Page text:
MUMBAI, India – A Catholic member of India’s marginalized Tribal community has been named to a new United Nations advisory group providing perspectives and solutions to tackle the worsening climate crisis.

Archana Soreng, from Sundergarh in India’s Odisha state, and six other young climate activists from around the world who have been named by UN Secretary-General Antonio Guterres to a newly established Youth Advisory Group on Climate Change.

“We are proud of Ms. Archana Soreng and of the great contribution she makes to this prime global concern and we rejoice at the greater role bestowed upon her of helping preserve our common home by advising and guiding the United Nations, which are committed to this cause,” said Goa and Daman Archbishop Filipe Neri Ferrão, the president of the Conference of Catholic Bishops of India, the national body of the 192 Latin rite bishops in the country.

Soreng studied regulatory governance from the Tata Institute of Social Sciences (TISS) Mumbai and is the former president of the TISS Students Union. She is also the former National Convenor of Tribal Commission at Adivasi Yuva Chetna Manch, All India Catholic University Federation (AICUF).

After the appointment, Soreng told Crux her lived experience and education have enable her to “understand the role of indigenous communities in combating the climate crisis, and I feel it is us youth who have to be the front-liners for climate action.”

When making the announcement, Guterres said young people have been on the “front lines of climate action, showing us what bold leadership looks like.”

“We are in a climate emergency. We do not have the luxury of time,” he said.  “We need urgent action now – to recover better from COVID-19, to confront injustice and inequality and address climate disruption.”

India’s Tribal community are the indigenous people of the country, and have long faced discrimination and social exclusion similar to that faced by Dalits, the low-caste Hindus formerly known as the “Untouchables.” Soreng belongs to the Khadia Tribe.

She told Crux indigenous communities have been protecting their habitats using their traditional knowledge and practices. She is in Odisha working as a research officer for Vasundhara Odisha, which is advocating for natural resource governance and tribal rights in the fight against climate change.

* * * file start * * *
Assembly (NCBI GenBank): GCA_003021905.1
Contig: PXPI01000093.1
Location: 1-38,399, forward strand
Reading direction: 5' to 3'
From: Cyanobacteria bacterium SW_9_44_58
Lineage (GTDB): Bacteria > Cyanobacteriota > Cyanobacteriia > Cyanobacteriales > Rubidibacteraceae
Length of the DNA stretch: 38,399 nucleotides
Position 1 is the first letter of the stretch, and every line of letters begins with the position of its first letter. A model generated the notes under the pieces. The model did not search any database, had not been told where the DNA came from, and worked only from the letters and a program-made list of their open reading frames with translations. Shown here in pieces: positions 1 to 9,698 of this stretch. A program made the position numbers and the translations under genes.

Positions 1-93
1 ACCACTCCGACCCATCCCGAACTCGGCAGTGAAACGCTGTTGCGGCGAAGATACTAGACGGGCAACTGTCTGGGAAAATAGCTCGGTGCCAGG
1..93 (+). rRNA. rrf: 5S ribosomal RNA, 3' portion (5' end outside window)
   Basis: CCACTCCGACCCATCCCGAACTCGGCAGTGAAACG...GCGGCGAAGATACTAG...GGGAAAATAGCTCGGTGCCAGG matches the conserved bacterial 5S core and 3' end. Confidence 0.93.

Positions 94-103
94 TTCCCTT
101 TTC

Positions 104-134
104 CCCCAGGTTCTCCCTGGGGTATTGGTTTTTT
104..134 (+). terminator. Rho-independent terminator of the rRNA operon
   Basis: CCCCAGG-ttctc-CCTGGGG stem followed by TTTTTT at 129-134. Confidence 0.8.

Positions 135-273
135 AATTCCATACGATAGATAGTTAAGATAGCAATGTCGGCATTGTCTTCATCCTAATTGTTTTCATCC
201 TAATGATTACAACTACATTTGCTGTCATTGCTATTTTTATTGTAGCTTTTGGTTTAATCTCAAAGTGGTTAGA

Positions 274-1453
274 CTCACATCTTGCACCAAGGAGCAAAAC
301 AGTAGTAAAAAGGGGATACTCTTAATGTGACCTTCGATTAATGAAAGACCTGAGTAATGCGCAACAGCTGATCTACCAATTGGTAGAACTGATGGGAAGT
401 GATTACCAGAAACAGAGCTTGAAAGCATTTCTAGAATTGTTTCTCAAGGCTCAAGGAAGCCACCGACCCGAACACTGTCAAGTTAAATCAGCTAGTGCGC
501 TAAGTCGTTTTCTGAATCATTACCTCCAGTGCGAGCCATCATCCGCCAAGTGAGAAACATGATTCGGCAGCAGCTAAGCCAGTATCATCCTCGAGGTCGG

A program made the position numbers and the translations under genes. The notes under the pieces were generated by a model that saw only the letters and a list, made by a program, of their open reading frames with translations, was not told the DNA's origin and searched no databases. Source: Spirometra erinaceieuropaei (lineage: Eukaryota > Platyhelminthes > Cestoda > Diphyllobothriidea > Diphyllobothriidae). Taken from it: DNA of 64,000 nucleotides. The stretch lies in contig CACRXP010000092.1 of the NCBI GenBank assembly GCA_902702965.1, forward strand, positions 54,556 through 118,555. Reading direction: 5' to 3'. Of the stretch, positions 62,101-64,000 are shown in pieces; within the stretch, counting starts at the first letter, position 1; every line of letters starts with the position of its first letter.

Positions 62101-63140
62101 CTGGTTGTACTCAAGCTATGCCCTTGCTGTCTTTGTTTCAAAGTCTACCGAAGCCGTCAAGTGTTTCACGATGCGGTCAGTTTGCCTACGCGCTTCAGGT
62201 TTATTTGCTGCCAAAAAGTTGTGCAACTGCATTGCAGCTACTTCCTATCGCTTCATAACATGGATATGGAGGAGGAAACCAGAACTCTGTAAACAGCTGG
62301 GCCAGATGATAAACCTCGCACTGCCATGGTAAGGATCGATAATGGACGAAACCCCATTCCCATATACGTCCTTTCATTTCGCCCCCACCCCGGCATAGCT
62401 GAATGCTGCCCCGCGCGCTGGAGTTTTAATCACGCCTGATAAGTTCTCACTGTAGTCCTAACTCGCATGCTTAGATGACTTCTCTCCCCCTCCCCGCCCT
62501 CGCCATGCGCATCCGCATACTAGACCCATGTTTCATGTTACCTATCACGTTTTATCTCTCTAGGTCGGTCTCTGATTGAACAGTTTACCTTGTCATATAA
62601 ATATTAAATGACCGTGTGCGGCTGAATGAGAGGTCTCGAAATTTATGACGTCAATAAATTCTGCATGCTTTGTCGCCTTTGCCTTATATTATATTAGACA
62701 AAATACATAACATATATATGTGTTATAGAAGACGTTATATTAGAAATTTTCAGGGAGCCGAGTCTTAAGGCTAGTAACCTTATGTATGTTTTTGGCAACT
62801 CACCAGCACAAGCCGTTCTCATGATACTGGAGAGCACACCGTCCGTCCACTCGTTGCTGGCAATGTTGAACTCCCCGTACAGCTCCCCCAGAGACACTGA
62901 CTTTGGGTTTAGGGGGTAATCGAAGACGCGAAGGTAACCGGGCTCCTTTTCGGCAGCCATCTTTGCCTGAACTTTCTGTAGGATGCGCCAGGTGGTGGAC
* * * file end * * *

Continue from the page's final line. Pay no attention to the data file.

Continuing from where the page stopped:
“I have been working on documentation preservation and promotion of traditional knowledge and practices of indigenous communities and their role in combating the climate crisis,” she told Crux.

If we talk about plastic pollution, the community members have alternate ways of living such as using leaf plates, having carpets made out of the date leaves, and also using cow dung for mopping the floor; so these are all practices,” Soreng explained.

She also noted that indigenous communities also have traditional water rejuvenation practices to combat water scarcity.

“Even in terms of preventing forest fires: They have been going to forest specially during the summers making forest lines using their sickles among the dried leaves to prevent forest fires. Even if the forest fire is caught, they [the indigenous communities] are collectively going to stop it,” she continued.

Archbishop John Barwa of Cuttack-Bhubaneswar has known the Soreng family for years, having studied with her uncle at the seminary.

Archbishop John Barwa of Cuttack-Bhubaneswar and Archana Soreng. (Credit: Father Dibya Parichha, Director of the archdiocesan Justice and Peace Commission/Courtesy to Crux.)

“She is very good practicing and living-faith Catholic. She lives an exemplary life as a Catholic and is a witness of her faith; a humble person who is very passionate about indigenous issues, the environment and climate change,” he said.

The archbishop said Soreng will use her new role to promote environmental values.

“She is a value promoter person. She has lived in these values from childhood and lived in this practical way with her family and community. She wants to promote these values,” Barwa continued.

The archbishop said her appointment “is a moment of pride for the Catholic community of Odisha and India.”

“As a student she has shown leadership in the given situation. I am hopeful she will do well taking Indian climate issues at UN level. I wish all the success as a promoter of the traditional knowledge and practices and contribute to the global efforts on climate change,” Barwa said.

The other members of the  Youth Advisory Group on Climate Change are climate activist Nisreen Elsaim of Sudan; Fiji’s Ernest Gibson, the co-coordinator for 350 Fiji, a regional youth-led climate change network; Vladislav Kaim, an economist from Moldova committed to ensuring green and decent jobs for youth; Sophia Kianni, an American who has helped organize nationwide strikes and is the founder of Climate Cardinals, an international nonprofit working to translate climate information into over 100 languages; Nathan Metenier of France, who is the founder and coordinator of Generation Climate Europe and spokesperson for Youth and Environment Europe; and Paloma Costa of Brazil, a lawyer and human rights activist who has coordinated youth delegations to several climate conferences.

In a statement, the UN said the members of the committee “represent the diverse voices of young people from all regions as well as small island states.”

“They will offer perspectives and solutions on climate change, from science to community mobilization, from entrepreneurship to politics, and from industry to conservation,” the statement continued.

“The initial seven members of the group have been chosen to give frank and fearless advice to the Secretary-General, at a time of growing urgency to hold government and corporate leaders to account on climate action.”